Note: Not every region has to be filled by a layout element.
In the first code example, we are defining the design to be of type ‘headline’ which results in the general configuration that you see below with the ‘top’ and ‘bottom’ regions stretching across the entire width of the screen space. In this case you only need to set the ‘height’ property for the top and bottom regions.
In the second code example we define the design as ‘sidebar’. With the sidebar design the left and right regions expand to take up 100% of the height of the window, sacrificing the area available to the top and bottom regions. In this case you only need to define the width style property since the height will always be 100%.
In either case the center region will conform to fit the amount of space available based on the sizing of the other regions.
Child Elements of BorderContainer
Each region of a BorderContainer (top, bottom, left, right, center) can be filled by a Dojo layout element. These elements are AccordionContainer, ContentPane, SplitContainer, StackContainer, and TabContainer. You can also created nested BorderContainers to further divide the available layout space.
Child elements are placed inside a region through the use of the ‘region’ attribute as seen below. Notice in the yellow highlighted section that the ‘region’ attribute is set to ‘left’. This will create a ContentPane in the left region. A ContentPane is a very basic layout element and is used as a container for other widgets. In this case it is going to hold a TabContainer (green highlighted code).
The other child layout elements that can be placed inside a BorderContainer include AccordionContainer, SplitContainer, and StackContainer.
AccordionContainers hold a set of panes whose titles are visible, but only one pane’s content is visible at a time. As the user clicks a title, the pane contents become visible. These are excellent user interface containers that can hold a lot of information in a small area.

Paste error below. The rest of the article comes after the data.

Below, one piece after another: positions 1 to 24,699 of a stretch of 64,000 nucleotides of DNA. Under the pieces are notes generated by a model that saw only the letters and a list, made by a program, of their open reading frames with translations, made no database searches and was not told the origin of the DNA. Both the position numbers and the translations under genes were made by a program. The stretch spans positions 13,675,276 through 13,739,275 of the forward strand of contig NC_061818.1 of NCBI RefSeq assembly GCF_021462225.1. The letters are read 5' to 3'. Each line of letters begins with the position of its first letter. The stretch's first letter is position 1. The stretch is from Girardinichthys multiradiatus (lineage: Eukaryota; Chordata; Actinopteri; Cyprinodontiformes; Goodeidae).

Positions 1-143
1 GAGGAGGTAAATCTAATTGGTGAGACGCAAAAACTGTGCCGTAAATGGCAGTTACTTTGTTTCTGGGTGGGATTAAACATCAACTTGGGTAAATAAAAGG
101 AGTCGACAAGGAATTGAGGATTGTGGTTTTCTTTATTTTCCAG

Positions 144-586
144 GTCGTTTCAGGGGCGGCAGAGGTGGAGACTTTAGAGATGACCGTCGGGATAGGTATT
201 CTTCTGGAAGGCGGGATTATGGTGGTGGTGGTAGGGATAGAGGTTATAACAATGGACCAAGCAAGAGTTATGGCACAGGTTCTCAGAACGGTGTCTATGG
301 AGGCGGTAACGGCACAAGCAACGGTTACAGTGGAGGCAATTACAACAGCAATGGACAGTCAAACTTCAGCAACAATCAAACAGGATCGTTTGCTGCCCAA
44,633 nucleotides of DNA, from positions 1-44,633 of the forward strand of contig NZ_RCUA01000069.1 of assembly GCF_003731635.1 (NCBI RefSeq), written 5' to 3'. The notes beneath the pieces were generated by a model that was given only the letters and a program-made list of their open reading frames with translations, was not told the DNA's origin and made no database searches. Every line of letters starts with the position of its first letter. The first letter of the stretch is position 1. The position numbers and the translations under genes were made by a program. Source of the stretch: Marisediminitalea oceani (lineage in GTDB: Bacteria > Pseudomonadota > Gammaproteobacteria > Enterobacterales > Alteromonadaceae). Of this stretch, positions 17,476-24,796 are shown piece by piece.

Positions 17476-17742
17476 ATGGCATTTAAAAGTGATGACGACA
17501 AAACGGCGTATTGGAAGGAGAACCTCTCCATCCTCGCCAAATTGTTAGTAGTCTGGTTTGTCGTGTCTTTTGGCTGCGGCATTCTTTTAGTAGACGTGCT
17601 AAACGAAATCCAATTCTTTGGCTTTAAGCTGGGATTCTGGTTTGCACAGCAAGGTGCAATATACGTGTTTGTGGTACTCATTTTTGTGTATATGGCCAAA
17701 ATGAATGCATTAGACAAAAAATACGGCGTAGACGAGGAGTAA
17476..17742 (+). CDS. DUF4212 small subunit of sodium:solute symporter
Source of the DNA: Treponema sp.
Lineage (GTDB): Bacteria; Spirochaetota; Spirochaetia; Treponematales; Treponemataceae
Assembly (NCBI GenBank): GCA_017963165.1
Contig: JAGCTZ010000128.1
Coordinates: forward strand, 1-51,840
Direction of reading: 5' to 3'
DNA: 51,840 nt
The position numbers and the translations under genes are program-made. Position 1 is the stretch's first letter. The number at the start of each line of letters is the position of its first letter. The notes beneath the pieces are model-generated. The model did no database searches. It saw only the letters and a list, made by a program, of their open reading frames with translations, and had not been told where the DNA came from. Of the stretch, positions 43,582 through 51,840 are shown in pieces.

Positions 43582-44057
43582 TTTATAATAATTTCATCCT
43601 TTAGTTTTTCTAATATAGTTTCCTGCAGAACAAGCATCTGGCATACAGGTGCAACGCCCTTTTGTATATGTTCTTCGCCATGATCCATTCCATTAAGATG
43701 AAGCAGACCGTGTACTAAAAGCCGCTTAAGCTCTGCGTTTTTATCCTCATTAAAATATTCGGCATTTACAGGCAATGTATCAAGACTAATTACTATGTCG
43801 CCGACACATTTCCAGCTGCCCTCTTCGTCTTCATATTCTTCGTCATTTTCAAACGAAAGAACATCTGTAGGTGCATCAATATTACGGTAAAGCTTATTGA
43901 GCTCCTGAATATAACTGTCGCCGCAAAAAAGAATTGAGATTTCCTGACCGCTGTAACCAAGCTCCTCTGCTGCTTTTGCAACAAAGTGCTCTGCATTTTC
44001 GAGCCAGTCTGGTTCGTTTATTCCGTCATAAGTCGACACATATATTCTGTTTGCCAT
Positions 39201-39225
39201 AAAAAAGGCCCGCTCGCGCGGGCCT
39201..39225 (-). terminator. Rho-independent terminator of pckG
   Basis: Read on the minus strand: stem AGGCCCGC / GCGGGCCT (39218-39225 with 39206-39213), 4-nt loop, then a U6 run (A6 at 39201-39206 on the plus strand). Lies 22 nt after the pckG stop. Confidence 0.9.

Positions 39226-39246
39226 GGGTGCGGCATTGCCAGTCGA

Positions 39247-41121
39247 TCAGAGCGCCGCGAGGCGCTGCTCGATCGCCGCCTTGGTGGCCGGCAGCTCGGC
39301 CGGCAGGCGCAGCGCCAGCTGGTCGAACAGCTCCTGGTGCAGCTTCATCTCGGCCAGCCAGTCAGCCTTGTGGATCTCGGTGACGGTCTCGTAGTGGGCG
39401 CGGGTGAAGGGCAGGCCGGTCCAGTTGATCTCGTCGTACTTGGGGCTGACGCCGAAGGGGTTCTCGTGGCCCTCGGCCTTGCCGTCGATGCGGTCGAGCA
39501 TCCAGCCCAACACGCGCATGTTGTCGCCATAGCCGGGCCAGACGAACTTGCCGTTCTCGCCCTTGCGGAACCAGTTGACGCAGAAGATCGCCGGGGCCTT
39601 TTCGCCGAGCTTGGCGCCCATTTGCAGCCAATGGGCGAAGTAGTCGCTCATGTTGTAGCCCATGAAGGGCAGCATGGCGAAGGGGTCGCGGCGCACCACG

StackContainers resemble books where only a single pane of information is available at a time. Users can page through various panes of information.
Finally, a SplitContainer is a container that contains multiple children. All the children are displayed side by side either horizontally or vertically with a bar in between. The bars can be dragged to change the relative size of the child areas.
There are a number of other design considerations which you should take into account. ESRI has done a great job of defining those here near the bottom of the page.
Sample Layouts from ESRI
ESRI also provides toolbar helper classes that enable you to easily add in navigation, drawing, or editing functionality. These toolbars aren’t user interface components that you simply drop into your application, but are instead helper classes that make creating the toolbars a snap to create and add to your interface. For now we’ll just take a look at adding a navigation toolbar to your application. There are several steps to adding the toolbar, but all are quite simple.
First you’ll want to add in the references that you’ll need to implement this functionality.
You need a reference to the navigation toolbar along with a reference to dijit.Toolbar and dijit.form.Button. Each of the tools in the toolbar is actually a Dojo Dijit Button that is contained within a Dojo Dijit Toolbar.
Next we’ll define the icons that will be used for each of our buttons. This can be done through CSS styling as seen below. Here we are defining the images to be used along with their width and height.
Finally, we create the toolbar through the use of dijit.Toolbar which is defined inside a ContentPane in the ‘top’ region of our BorderContainer. You can see this in the code below. In the yellow highlighted code we are creating an instance of dijit.Toolbar called ‘navToolbar’. This new toolbar is located inside a ContentPane called ‘toolbar-container’ which is a child layout element of BorderContainer. This code is highlighted in green.
Inside our toolbar (‘navToolbar’) we create a series of dijit.form.Button objects that correspond to the type of function that should be performed by that tool. I’ve highlighted one example of this in the code below. This is the Zoom In tool that a user can click and then drag a rectangle on the map to zoom to a new extent. This tool is defined as type dijit.form.Button. The ‘onClick’ event is particularly important here because it references back to the esri.toolbars.navigation reference that we defined earlier. This actually defines what type of functionality should be provided by this button. In this case, esri.toolbars.Navigation.ZOOM_IN. The ‘iconClass’ attribute is used to reference back to the style we created earlier which contains the icon that will be used for the button.
So, all of that results in a toolbar.